Snowdonia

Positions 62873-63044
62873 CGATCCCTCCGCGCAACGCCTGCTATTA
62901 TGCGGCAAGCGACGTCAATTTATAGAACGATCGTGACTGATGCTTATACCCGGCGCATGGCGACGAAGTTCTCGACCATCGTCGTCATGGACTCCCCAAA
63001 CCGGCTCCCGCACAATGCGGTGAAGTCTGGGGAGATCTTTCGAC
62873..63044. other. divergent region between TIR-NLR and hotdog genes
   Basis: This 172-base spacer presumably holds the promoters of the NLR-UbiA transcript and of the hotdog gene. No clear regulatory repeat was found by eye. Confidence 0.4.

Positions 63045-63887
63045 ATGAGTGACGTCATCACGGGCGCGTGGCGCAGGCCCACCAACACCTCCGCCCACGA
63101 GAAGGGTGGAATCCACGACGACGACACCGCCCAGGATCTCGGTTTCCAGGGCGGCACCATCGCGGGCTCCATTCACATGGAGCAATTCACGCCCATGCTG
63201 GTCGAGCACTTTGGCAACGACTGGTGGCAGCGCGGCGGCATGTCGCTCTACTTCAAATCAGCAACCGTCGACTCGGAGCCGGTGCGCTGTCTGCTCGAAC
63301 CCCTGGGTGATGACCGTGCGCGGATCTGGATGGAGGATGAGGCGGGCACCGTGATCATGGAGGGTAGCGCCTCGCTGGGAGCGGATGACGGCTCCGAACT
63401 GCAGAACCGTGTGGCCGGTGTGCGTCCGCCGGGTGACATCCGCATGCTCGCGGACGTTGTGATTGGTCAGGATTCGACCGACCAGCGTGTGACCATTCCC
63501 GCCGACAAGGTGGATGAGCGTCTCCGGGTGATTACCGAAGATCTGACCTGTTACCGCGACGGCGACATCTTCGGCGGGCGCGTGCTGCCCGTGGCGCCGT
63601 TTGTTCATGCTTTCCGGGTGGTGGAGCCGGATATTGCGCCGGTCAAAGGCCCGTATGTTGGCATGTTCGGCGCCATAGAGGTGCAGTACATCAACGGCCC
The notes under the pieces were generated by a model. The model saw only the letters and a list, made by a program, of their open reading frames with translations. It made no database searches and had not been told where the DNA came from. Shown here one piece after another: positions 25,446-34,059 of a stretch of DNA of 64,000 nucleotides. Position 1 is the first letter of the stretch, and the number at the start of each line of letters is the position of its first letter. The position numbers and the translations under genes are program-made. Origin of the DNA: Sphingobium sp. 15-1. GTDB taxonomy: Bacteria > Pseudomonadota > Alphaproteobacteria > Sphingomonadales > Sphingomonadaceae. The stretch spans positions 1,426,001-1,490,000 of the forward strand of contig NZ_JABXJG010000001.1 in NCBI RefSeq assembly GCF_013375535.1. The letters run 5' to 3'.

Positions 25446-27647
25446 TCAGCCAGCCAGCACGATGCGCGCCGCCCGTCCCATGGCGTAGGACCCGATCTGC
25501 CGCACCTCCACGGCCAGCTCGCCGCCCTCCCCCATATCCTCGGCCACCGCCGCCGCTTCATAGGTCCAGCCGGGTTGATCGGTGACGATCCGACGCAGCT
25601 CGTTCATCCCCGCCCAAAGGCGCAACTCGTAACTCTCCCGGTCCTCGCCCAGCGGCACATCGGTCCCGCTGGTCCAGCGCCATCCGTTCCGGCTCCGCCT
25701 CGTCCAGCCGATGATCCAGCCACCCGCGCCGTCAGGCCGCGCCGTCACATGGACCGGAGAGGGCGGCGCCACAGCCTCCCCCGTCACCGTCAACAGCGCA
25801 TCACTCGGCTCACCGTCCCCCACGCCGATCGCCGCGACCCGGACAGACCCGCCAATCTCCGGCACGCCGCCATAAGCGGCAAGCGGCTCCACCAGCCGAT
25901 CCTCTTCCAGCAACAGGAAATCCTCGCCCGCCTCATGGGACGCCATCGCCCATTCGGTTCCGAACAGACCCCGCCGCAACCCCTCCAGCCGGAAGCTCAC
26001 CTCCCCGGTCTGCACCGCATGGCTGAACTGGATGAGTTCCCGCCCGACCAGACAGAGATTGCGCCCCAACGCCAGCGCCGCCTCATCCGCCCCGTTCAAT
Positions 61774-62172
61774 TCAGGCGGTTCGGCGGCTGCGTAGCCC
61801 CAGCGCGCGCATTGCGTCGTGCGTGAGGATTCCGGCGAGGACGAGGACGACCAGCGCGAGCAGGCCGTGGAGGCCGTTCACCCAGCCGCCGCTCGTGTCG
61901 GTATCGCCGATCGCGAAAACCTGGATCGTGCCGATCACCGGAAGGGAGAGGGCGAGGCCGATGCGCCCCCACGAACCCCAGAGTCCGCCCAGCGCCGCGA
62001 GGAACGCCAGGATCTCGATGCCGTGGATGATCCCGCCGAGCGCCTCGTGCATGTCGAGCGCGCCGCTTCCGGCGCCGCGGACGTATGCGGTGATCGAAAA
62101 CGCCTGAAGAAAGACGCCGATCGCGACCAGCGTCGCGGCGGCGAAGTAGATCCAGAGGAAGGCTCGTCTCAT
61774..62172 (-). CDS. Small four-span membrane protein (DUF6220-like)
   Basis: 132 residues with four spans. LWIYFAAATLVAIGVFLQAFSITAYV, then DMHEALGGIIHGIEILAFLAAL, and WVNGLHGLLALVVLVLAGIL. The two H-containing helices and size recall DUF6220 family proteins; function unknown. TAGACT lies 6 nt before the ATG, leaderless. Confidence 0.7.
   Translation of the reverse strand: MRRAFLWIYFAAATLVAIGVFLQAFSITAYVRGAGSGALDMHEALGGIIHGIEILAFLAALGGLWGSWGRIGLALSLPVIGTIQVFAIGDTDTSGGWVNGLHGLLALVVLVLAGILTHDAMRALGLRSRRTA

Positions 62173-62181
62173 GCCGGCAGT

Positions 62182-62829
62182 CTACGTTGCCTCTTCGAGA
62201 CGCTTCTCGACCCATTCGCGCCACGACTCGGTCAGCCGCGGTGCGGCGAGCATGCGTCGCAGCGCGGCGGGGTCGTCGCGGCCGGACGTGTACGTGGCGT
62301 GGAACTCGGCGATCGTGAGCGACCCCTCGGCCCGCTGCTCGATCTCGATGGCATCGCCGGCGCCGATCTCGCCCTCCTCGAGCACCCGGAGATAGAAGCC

Well, Wales in April. We knew not to raise our expectations too high, still it was a bit of a disappointment to arrive at Gwern Gof Isaf in the rain. We were relieved that we had hired the whole bunkhouse and didn’t have to erect tents in the foul weather. Gwern Gof Isaf is a working Ogwen valley hill farm, overlooked by the most dramatic of the Welsh mountains, Tryfan and we knew that no matter the weather we would be exploring its snow plastered flanks and possibly reaching its impossibly serrated summit. Team Craggers are a hardy bunch and on this family trip the kids in particular showed that they were made of stern stuff. Their battles with the elements and the sheer physical endurance they needed to demonstrate, just to cope with mountaineering in winter conditions, was at least rewarded by spectacular scenery, stunning views and a huge sense of achievement. We undertook two, low level, walking days when the weather was at its worst (it was also the time for the kids to make friends with the farm animals) and two scrambling days which are described below. Snowdon in the snow An early start, two busses and there we were at Pen y Pass. The plan was to take the Pyg track, keep monitoring the weather and at the path junction decide which route to take. Crib Goch is part of the Snowdon horseshoe and is, perhaps, the most famous scramble in the UK, leading up to the highest mountain in Wales. The ridge is undoubtedly a great day out but with snow lying along the length of its knife edge spine it would be a serious prospect. The team was up for it but ultimately it was going to be the prevailing weather conditions which dictated our course. The moment of truth arrived. Should we continue along the Pyg track or strike off in a more adventurous direction. The conditions were not pleasant, it was cold and grey, the visibility was poor and although not actually raining, things could change at any moment. We had a short break and weighed up the options. Finally we chose excitement. Starting off at not much more than a steep walk we made good time and before long we were established on the ridge proper. As the terrain steepens it becomes necessary to use your hands, this is the start of the scramble. Before long, balancing along the narrowing ridge, we became aware of why this route has achieved its iconic status. Looking to either side of your feet there is a huge drop, the full extent is thankfully hidden as the flanks of the ridge disappear into the gloom. Picking our way with extra care because of the snow, we were still making pretty good time, so when the first flurries hit us we were well established and retreat was not really an option. The extra danger was counterbalanced by the beauty of the falling snow. The possibility of encountering a snow storm had been considered and we were equipped with ice axes, crampons and a rope. We had taken into account the potential risks but as there was no wind, which would have ruled out our attempt, we decided to go for it. The excitement was maintained right to the summit and made for a really satisfying ascent. We were planning to descend by the Pyg or miners track but the start of the paths was banked out with snow and looked too dangerous for the group so we decided to take the Llanberis path which provided for safe snow sliding. And we were just in time to get the bus back. Tryfan the hard way Our second scramble was on the north ridge of Tryfan. The conditions were really quite interesting so after a while it was decided that the group would split, with a small group doing the scramble and the rest going for a lower level walk around a lake.  The big attraction of the north ridge is that you can make the scrambling as hard as you want, so with such a strong team we made it pretty hard, finishing up with the traditional jump between Adam and Eve, the two standing stones on the summit. All in all a successful trip.